Concerns about the Foreign Account Tax Compliance Act (FATCA) have been deep-seated and widespread since Congress passed the law in 2010. On its face, FATCA is supposed to target tax evasion on offshore accounts.
In practice, however, the new law has posed major implementation challenges. For taxpayers in Texas and across the country — and for financial institutions around the world — the full story of getting ready for and complying with FATCA is only beginning to unfold.
A prominent U.S. Senator, Rand Paul of Kentucky, has proposed repealing parts of FATCA in order to ensure that there are proper privacy protections in the law for U.S. taxpayers. Sen. Paul has also sought to block tax treaties with several countries from Senate approval. He has expressed concern that these treaties would provide too much access to U.S. taxpayer data by foreign governments.
FATCA seeks to impose duties on foreign financial institutions to provide information to the IRS about American taxpayers who have foreign accounts worth $50,000 or more. Such would-be duties are at odds with historic traditions of bank account privacy in Switzerland and other places.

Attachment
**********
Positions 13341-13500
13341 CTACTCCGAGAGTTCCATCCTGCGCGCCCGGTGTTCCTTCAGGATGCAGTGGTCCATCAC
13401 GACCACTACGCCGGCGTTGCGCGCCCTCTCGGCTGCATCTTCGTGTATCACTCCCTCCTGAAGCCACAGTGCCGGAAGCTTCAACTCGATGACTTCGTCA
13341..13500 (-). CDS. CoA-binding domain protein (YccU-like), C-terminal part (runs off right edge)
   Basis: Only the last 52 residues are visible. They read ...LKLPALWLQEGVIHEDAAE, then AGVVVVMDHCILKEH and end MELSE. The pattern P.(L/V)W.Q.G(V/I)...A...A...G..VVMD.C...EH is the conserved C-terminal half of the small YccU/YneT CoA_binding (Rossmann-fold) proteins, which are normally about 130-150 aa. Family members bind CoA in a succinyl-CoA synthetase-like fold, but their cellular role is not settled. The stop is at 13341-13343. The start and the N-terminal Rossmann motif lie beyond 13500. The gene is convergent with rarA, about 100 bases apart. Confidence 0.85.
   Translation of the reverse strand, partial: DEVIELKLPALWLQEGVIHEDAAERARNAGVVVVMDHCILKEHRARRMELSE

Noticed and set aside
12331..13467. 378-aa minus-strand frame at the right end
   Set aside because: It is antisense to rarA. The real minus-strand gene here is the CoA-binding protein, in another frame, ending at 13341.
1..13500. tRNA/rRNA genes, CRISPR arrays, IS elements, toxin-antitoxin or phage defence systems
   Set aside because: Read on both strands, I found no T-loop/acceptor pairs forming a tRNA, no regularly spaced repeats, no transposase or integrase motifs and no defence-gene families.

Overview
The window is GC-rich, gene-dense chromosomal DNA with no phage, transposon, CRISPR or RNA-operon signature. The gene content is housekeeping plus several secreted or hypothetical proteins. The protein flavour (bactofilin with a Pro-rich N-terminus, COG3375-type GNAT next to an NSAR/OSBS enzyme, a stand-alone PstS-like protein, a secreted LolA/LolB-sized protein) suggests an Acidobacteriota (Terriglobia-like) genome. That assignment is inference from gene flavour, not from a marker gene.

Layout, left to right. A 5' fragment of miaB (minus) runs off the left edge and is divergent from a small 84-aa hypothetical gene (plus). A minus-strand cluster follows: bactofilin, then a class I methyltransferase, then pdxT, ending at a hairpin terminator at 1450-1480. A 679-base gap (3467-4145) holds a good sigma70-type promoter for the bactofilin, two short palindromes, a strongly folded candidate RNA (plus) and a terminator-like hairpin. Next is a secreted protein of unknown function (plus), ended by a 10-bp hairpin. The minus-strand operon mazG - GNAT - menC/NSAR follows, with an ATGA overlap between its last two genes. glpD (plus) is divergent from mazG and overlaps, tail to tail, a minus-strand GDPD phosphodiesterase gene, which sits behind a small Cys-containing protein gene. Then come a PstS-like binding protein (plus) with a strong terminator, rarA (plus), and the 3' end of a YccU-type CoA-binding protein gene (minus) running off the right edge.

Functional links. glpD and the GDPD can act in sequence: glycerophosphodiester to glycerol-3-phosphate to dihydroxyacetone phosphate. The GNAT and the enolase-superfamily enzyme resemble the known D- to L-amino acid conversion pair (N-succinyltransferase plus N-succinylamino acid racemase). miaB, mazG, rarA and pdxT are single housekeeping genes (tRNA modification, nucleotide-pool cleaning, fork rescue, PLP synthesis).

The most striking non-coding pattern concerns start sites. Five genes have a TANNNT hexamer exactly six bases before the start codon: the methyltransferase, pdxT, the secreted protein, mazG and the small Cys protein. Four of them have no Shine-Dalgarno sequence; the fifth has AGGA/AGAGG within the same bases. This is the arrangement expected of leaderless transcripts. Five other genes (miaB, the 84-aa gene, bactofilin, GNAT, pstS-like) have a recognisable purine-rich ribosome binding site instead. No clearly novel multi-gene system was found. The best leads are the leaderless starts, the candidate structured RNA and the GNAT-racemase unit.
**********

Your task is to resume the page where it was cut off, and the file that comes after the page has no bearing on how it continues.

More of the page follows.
For now, Sen. Paul’s proposal does little to end the uncertainty surrounding the new FATCA requirements for foreign financial institutions. There are many questions to be resolved about what types of records these institutions need to keep, as well as how and where to report information to U.S. authorities.
It will take time and planning to sort these questions out and put proper systems in place for offshore account compliance. That is why the Treasury Department has pushed back the date for full implementation to 2014.
Please visit our page on offshore accounts.
Source: “Senator Paul offers bill to weaken U.S. anti-tax evasion law,” Reuters, Patrick Temple-West, 5-8-13